AUTH/3359/6/20 and AUTH/3360/6/20 - Anonymous NHS Employee v Glenmark and IQ Pharma

Promotion of Renocontin

  • Received
    03 June 2020
  • Case number
    AUTH/3359/6/20 and AUTH/3360/6/20 -
  • Completed
    30 November 2020
  • Breach Clause(s)
  • Sanctions applied
    Undertaking received
  • Additional sanctions
  • Appeal
    No appeal

Case Summary

An anonymous, non-contactable, NHS employee complained about the promotion of Renocontin (prolonged release oxycodone hydrochloride). The material (ref PP-UK-REN-0002) was issued by CactusRx which was a trading style of iQ Pharma Limited. iQ Pharma distributed Renocontin under licence from Glenmark Pharmaceuticals Limited which was the marketing authorization holder. The material stated that prescribing Renocontin by brand could halve prescribing costs for prolonged release oxycodone hydrochloride tablets. A cost comparison table compared the cost of various presentations of Renocontin (from 5mg to 80mg) with the cost of competitor products. Renocontin was indicated for severe pain which could only be managed with opioids.

The complainant explained that he/she was reviewing opioids within his/her practice; the material at issue had been received from a colleague. The complainant alleged that the information was misleading as it implied that a Renocontin 80mg tablet was available which was not so - only the 5 to 60mg strengths were. The 80mg tablet was also referred to in a claim on bioequivalence vs OxyContin. The complainant also noted that the summary of product characteristics (SPC) was updated in March 2019 but that the prescribing information included in the material had been prepared in January 2019.

The detailed responses from Glenmark and iQ Pharma are given below.

Case AUTH/3359/6/20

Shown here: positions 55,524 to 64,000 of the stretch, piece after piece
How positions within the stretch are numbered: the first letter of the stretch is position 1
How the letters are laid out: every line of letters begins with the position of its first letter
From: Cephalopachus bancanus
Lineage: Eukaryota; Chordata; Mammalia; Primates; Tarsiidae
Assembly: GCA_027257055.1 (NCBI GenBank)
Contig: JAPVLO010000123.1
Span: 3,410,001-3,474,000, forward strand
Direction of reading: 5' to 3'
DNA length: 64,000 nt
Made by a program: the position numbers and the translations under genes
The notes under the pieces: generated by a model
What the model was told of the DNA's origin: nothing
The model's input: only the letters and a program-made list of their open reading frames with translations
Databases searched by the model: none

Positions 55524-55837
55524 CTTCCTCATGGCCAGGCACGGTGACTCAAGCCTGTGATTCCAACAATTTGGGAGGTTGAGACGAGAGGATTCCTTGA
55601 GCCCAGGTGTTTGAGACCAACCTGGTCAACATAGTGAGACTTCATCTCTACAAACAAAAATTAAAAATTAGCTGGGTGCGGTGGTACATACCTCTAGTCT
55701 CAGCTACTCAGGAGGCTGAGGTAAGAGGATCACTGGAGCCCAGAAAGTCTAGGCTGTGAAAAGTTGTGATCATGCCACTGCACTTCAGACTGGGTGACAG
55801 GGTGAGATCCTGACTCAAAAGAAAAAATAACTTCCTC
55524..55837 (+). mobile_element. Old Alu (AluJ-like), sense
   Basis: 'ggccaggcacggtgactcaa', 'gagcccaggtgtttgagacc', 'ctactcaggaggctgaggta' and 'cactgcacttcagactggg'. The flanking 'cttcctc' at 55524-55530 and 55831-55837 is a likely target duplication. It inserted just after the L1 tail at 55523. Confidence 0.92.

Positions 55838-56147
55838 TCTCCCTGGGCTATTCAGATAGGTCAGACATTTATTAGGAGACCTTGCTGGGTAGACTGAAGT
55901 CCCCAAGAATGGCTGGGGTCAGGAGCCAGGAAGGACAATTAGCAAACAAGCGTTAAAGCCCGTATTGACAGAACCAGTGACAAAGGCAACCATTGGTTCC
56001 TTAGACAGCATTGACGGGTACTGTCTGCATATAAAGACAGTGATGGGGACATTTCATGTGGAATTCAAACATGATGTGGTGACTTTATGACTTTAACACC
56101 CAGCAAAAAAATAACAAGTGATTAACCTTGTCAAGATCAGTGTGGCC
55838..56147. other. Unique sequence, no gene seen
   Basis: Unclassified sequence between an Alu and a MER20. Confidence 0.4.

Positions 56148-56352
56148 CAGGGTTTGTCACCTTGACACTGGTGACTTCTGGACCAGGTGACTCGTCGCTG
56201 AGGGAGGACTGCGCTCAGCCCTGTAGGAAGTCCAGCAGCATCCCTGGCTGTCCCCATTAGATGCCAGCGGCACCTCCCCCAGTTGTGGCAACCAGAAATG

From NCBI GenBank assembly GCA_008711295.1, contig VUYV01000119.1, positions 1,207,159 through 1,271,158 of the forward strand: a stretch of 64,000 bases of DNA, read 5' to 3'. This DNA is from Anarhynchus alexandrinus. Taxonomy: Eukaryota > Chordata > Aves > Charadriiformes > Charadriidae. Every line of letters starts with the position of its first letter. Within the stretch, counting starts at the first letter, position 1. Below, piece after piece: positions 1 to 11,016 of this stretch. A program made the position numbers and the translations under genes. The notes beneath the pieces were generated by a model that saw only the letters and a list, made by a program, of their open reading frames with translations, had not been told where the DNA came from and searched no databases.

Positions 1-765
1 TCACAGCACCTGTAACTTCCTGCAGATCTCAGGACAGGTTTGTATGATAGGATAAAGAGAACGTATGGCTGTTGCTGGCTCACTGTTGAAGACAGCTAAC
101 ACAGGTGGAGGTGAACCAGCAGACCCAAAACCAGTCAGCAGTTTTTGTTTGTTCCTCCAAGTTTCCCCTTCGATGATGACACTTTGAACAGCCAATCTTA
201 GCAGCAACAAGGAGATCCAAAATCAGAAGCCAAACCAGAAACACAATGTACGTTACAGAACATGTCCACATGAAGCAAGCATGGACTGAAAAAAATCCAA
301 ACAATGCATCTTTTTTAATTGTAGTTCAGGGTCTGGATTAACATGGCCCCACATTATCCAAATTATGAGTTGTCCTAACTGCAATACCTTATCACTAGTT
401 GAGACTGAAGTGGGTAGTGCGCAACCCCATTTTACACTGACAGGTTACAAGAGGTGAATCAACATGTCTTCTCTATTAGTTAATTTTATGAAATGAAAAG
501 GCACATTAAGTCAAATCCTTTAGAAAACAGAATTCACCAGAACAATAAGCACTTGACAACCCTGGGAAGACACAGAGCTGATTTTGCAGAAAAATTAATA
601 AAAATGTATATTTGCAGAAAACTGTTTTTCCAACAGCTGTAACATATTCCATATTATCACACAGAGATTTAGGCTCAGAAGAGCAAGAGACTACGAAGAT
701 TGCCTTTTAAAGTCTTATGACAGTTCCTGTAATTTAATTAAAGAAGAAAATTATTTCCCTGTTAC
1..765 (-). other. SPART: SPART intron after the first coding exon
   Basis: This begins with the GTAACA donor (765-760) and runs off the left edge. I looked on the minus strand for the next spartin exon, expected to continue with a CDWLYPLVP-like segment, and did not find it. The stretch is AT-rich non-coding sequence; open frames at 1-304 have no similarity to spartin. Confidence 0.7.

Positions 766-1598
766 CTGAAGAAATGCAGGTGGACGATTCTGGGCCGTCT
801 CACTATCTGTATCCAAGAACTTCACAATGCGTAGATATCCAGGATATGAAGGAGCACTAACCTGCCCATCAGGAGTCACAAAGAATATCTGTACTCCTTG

The Panel noted that Renocontin tablets were available in seven different strengths from 5mg to 60mg. Although a marketing authorization for an 80mg tablet had been granted, that presentation had not been made commercially available. The cost comparison table within the material provided by the complainant was arranged in a number of columns. The left-hand column was headed ‘Presentation’ and listed below were 5mg,10mg, 15mg, 20mg, 30mg, 40mg, 60mg and 80mg* presentations of prolonged release oxycodone tablets; the asterisk led the reader to a footnote which read ‘as 2 x 40mg’. The columns to the right were labelled with the various brands of prolonged release oxycodone available including ‘iQ Pharma Renocontin’. Given the construction of the table, the Panel disagreed with the implied submission that the footnote ‘as 2 x 40mg’ only applied to Renocontin, as written, the footnote applied to all of the medicines listed to the right despite the fact that all of those listed, other than Renocontin, were available as 80mg. Given the availability of 80mg tablets for other brands of prolonged release oxycodone, and the familiarity that prescribers might have with using those tablets, the Panel considered that the cost comparison table was misleading as it implied that an 80mg tablet of Renocontin was also available; in the Panel’s view, the footnote was not sufficient to negate the misleading impression. Although an 80mg dose of Renocontin could be prescribed, a health professional should know, from the outset, that unlike the competitors listed, a prescription for that dose could only be achieved with the concomitant use of at least two tablets which, in itself, might have an adverse impact on patient compliance vs the use of one 80mg tablet. Patients who were used to taking an 80mg dose with just one tablet might be confused if a repeat prescription was filled with Renocontin. The material referred to the cost savings if GP practices switched from Longtec/Abtard to Renocontin. The Panel considered that the cost comparison table was misleading and a breach of the Code was ruled.